Speaking of Conscience

I mentioned conscience in my post earlier today. Let me define it for you, and then try to apply it to the idea of confronting the national conscience in regard to abortion, marriage and family, euthanasia, and other pro-life issues.

Conscience is “.. the ‘place’ where man is illuminated by a light which does not come to him from his created and always fallible reason but from the very Wisdom of the Word in whom all things were created.” (Bl. John Paul II, 1988)

Conscience then is the illumination deep within us arising from a Wisdom, a Word, whom we know is Jesus Christ. It is a meeting of a man or woman with that Wisdom in which directs him or her to do this and avoid that. It is an encounter with which speaks to us as we face moral decisions and issues. In this way, we must obey our consciences for it is the promptings of God and his Spirit that guide us.

This presumes, of course, that our consciences are well-formed. It is our duty to form our conscience, that is it is our duty to listen to God’s Word as revealed to us, not only in the particularity of our lives but in the communal experience – as interpreted by the Magisterium – of the People of God, the Church, the Body of Christ .

Indifference to the Truth leads to confusion and a profound adhesion to personal opinion or the opinion of the majority. The “journey toward a mature moral conscience cannot even begin if the spirit is not free from a mortal illness, very widespread today: indifference to the truth…” (Bl. John Paul II 1983)

Our national conscience needs reformation. It will only be done by consistently revealing to our fellow citizens the truth of human life, human sexuality, human relationships, and the common good, to which all people and nations are subject. In other words, we in the pro-life movement must consistently witness to the truth by our lives, how we vote, how we speak in the public arena, and our commitment to civic activity and in doing so form the national conscience.

Witnessing at times demands heroism. At times, it requires sacrifice. It never includes violence which is always false. It is non-violent in response to who God has revealed himself to be and how he has directed us to act in the immediacy of the moment.

I believe that if the national conscience is presented, relentlessly, the truth of Roe v. Wade and the injustice of abortion, it will eventually be reformed.

Let us pray that day will come soon.

About Deacon Bob

Moderator: Deacon Bob Yerhot of the Diocese of Winona, Minnesota.
This entry was posted in Ethics and Morality, Fundamental Theology, Human Development and Life, Marriage and Family. Bookmark the permalink.

2 Responses to Speaking of Conscience

  1. marilyn peterson says:

    Hi Bob….I was hoping I would find something concerning the “prolife” march in your column. I searched through the Crucifixion bulletin for even a mention of it…but there was none. I was there for the Saturday night Mass and nothing was mentioned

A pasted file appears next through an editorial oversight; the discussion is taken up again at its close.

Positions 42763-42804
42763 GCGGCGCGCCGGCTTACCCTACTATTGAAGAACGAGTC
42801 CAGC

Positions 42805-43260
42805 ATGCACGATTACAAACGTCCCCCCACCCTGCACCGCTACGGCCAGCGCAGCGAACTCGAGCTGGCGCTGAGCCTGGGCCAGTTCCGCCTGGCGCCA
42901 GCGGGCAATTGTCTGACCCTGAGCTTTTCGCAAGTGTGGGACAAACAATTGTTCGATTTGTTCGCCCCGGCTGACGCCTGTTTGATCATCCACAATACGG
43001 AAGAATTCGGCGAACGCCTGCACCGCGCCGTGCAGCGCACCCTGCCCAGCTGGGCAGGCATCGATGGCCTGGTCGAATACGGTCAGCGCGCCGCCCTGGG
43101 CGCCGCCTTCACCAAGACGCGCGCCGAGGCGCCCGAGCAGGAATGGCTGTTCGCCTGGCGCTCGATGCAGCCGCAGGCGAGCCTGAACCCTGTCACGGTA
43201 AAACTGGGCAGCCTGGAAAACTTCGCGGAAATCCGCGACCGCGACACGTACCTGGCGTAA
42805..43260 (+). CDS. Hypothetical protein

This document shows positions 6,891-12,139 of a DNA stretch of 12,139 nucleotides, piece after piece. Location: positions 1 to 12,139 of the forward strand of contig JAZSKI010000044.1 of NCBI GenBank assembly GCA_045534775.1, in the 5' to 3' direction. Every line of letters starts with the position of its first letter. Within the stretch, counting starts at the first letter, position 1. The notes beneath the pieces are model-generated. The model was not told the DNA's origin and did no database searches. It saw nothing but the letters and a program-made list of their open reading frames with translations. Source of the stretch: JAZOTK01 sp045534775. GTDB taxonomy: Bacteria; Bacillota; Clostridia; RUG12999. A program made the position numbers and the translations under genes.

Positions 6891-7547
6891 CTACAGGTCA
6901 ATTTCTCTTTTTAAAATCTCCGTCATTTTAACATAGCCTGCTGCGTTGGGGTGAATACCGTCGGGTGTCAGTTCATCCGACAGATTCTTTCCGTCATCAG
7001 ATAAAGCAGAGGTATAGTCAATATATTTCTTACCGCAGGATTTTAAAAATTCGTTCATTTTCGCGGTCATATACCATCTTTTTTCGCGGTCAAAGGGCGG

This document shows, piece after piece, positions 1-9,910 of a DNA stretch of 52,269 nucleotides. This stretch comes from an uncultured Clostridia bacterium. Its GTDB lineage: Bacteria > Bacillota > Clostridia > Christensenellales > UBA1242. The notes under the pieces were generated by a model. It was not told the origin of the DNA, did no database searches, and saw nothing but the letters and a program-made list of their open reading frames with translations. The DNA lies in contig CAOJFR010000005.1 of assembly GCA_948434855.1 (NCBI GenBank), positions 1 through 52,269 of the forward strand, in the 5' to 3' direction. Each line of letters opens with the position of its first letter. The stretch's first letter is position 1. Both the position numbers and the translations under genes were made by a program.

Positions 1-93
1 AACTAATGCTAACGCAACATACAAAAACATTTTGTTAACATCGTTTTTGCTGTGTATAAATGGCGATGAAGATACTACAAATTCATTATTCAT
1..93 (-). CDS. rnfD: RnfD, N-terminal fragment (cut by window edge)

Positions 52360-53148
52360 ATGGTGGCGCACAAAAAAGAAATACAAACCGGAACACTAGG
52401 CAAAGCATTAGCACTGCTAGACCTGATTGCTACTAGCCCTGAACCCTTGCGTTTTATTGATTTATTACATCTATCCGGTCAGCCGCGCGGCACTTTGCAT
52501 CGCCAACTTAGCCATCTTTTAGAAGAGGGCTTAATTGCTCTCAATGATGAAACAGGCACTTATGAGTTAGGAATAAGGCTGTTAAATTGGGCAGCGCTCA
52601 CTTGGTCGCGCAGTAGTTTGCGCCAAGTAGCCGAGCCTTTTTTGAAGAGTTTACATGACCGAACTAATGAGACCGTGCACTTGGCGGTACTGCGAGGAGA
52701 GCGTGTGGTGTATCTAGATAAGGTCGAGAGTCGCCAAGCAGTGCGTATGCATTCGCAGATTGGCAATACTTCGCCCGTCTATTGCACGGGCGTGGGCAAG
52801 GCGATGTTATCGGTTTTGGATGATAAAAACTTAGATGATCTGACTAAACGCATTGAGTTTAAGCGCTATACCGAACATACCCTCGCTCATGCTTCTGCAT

(unless I missed it?) and I just don’t know why there wasn’t a whole sermon with this particular issue as the focus. If ever there was a weekend when the evils of abortion and the opportunity to “follow Jesus” was begging for a sermon…this is it. Lately, I have been attending St. James the Less Church in La Crosse on Sundays – because this is certainly a topic that will not pass under the radar with Fr. Robert Schaller. I didn’t get there yesterday because I wasn’t sure about the freezing roads that were being predicted. But I know that it was mentioned and promoted last Sunday at St. James. It’s interesting comparing the two churches on a weekend.
    Did you know that there will be a new bible study series beginning on Feb 20 at St. James on the Robert Barron Catechism study. I am planning to go…I have hung up a notice regarding it at the grade school….is there any way we could promote this series in our church – or God willing ever offer it at Crucifixion – with possibly one of our deacons in charge. I know that at the last one I attended at St. James… Father Schaller was there every opportunity he had. That was the study with the new liturgy changes being explained.
    Recently, I was talking with a “very active and practicing” Catholic woman who has 3 children in the Catholic grade school. I mentioned to her how much I enjoyed the opportunity that is available at St. James for confession every Sunday morning for 45 minutes before the 10:00 a.m. Mass. She was honestly confused as to why I thought this was so great…she said ” I haven’t been to confession for more than 3 years” Surprised…I asked her why not? She said – she didn’t feel the need! This is a woman I was truly surprised to hear that from. I wish Father Havel could sense the need for Faith formation opportunities at Crucifixion and even at Holy Cross I imagine.
    My purpose in this email actually is to thank you for speaking out about ProLife…and perhaps sometime the bulletin might list your blog site – or you could type it up and place it as an insert on special anniversaries such as this.

    Thanks for answering the call!

    Marilyn Peterson

  2. Deacon Bob says:

    Thank you, Marilyn as always for your deeply held faith and your willingness to express it. The series you are mentioning by Fr. Robert Barron is the Catholicism Project, and from what I know, it is excellent. I will explore its possibility in our parish cluster.

    My blog is listed on the Holy Cross bulletin and on Crucifixion’s website. Pass the web address on to those you know. It is part of what I consider my diaconal ministry. The Knights of Columbus also feature it on their website.

    Marilyn, we need you in our parish, and I am so glad to see you there.

    Deacon Bob

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